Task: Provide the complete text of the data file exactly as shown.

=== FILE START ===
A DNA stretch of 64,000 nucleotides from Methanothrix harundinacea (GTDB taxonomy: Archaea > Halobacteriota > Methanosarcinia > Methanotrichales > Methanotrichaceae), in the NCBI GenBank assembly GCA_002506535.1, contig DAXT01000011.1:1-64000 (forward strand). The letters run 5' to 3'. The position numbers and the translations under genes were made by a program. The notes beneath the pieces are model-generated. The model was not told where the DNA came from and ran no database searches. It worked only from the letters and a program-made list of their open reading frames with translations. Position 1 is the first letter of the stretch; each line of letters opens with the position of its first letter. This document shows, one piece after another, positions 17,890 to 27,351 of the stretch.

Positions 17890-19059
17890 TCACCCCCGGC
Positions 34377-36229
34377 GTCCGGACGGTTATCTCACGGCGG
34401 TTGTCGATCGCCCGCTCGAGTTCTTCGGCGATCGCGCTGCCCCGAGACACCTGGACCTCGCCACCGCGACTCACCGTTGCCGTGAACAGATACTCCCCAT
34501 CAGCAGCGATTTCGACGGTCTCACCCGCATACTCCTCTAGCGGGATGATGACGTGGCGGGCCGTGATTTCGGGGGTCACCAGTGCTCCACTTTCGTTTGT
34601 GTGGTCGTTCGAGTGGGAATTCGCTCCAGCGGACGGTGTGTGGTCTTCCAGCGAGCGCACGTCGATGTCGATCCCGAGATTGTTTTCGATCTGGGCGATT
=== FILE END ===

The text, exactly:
A DNA stretch of 64,000 nucleotides from Methanothrix harundinacea (GTDB taxonomy: Archaea > Halobacteriota > Methanosarcinia > Methanotrichales > Methanotrichaceae), in the NCBI GenBank assembly GCA_002506535.1, contig DAXT01000011.1:1-64000 (forward strand). The letters run 5' to 3'. The position numbers and the translations under genes were made by a program. The notes beneath the pieces are model-generated. The model was not told where the DNA came from and ran no database searches. It worked only from the letters and a program-made list of their open reading frames with translations. Position 1 is the first letter of the stretch; each line of letters opens with the position of its first letter. This document shows, one piece after another, positions 17,890 to 27,351 of the stretch.

Positions 17890-19059
17890 TCACCCCCGGC
Positions 34377-36229
34377 GTCCGGACGGTTATCTCACGGCGG
34401 TTGTCGATCGCCCGCTCGAGTTCTTCGGCGATCGCGCTGCCCCGAGACACCTGGACCTCGCCACCGCGACTCACCGTTGCCGTGAACAGATACTCCCCAT
34501 CAGCAGCGATTTCGACGGTCTCACCCGCATACTCCTCTAGCGGGATGATGACGTGGCGGGCCGTGATTTCGGGGGTCACCAGTGCTCCACTTTCGTTTGT
34601 GTGGTCGTTCGAGTGGGAATTCGCTCCAGCGGACGGTGTGTGGTCTTCCAGCGAGCGCACGTCGATGTCGATCCCGAGATTGTTTTCGATCTGGGCGATT